Scavengers in general have a tough enough job commanding respect from mankind, but looking like the grim reaper and dining on the dead has done little to promote an unbiased understanding of vultures. The reputation of these magnificent raptors has long been haunted by a queasy combination of disgust and mistrust. The grandiose naturalist Georges-Louis Leclerc, Comte de Buffon was especially bombastic when it came to describing the vulture. “They are voracious, cowardly, disgusting, odious and, as with wolves, just as noxious during their lives as they are useless after their death,” he said, throwing his thesaurus at the vulture in a frenzy of unflattering adjectives.
Our uneasy relationship with death, with which these birds seem to be so at one, rubbed off on their hunched shoulders. Early Christian taboos against touching corpses put vultures in a singular category of grotesquery. The Old Testament stigmatized them as unclean, “an abomination among the birds.” They were seen as otherworldly creatures in possession of mystical powers. “Vultures are accustomed to foretell the death of men by certain signs,” one twelfth-century bestiary warned. “Whenever two lines of battle are drawn against each other in lamentable war… the birds follow in a long column [and] show by the length of this column how many soldiers are to die in the struggle.” These clairvoyant powers were, according to the chronicler, self-serving: “They show in fact how many men are destined to be the booty of the vultures themselves.”
Vultures are unsentimental about what—or who—they eat. Medieval European battlegrounds, dotted with dozens of felled humans and horses, would have been the equivalent of an all-you-can-eat buffet. Battles often waged for weeks, frequently during the summer months—conveniently coinciding with the vultures’ nesting season on the continent. Birds must have set up camp in Hitchcockian numbers, dispassionately picking over the dead to feed themselves and their chicks. An observer some distance away might thus be able to predict something about conditions on the battlefield by counting the vultures circling above.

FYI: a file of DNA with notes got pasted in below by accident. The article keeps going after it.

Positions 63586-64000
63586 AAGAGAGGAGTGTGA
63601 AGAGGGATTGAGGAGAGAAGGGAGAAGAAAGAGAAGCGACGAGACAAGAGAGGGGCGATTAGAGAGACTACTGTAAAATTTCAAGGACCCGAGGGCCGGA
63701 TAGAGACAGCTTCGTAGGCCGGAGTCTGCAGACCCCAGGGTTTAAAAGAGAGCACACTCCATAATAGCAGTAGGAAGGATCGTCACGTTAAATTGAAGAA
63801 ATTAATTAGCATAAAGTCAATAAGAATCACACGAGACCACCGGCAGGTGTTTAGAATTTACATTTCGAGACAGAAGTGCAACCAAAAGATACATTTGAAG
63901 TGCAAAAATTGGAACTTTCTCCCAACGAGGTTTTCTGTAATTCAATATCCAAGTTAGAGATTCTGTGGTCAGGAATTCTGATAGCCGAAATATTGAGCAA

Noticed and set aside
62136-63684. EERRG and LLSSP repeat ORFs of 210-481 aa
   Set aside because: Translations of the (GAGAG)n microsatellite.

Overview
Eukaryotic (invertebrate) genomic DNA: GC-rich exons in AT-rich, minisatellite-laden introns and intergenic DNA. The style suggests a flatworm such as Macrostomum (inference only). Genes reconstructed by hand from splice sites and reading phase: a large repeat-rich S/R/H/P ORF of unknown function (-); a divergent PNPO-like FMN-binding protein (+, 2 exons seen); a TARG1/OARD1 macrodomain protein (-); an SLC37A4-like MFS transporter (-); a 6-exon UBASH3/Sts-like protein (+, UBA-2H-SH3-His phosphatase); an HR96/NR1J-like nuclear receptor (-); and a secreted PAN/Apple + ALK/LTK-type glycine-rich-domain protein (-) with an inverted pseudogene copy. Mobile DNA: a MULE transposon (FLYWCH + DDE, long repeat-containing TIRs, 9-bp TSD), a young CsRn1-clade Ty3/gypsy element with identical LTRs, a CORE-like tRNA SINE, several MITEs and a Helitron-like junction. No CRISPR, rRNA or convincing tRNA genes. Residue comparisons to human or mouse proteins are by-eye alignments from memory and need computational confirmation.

Despite popular mythology, however, vultures do not stalk their prey while it’s still living, and they are not able to predict mortality.
How vultures know where to congregate is indeed mysterious. Their eerie ability to arrive apparently out of nowhere, and in great numbers, at the scene of death has engendered a longstanding belief that their senses must be of supernatural strength. But precisely which senses are being used has been the subject of one of the longest and bitterest arguments in ornithology.
The defining feature of the vulture’s dinner is that it stinks to high heaven. So it was long held that this bird’s sense of smell must be the source of its mystical power of tracking down the dead. As the Franciscan monk Bartholomew the Englishman wrote in his influential thirteenth-century bestiary, “In this bird the wit of smelling is best. And therefore by smelling he savoureth carrions that be far from him, that is beyond the sea, and ayenward.”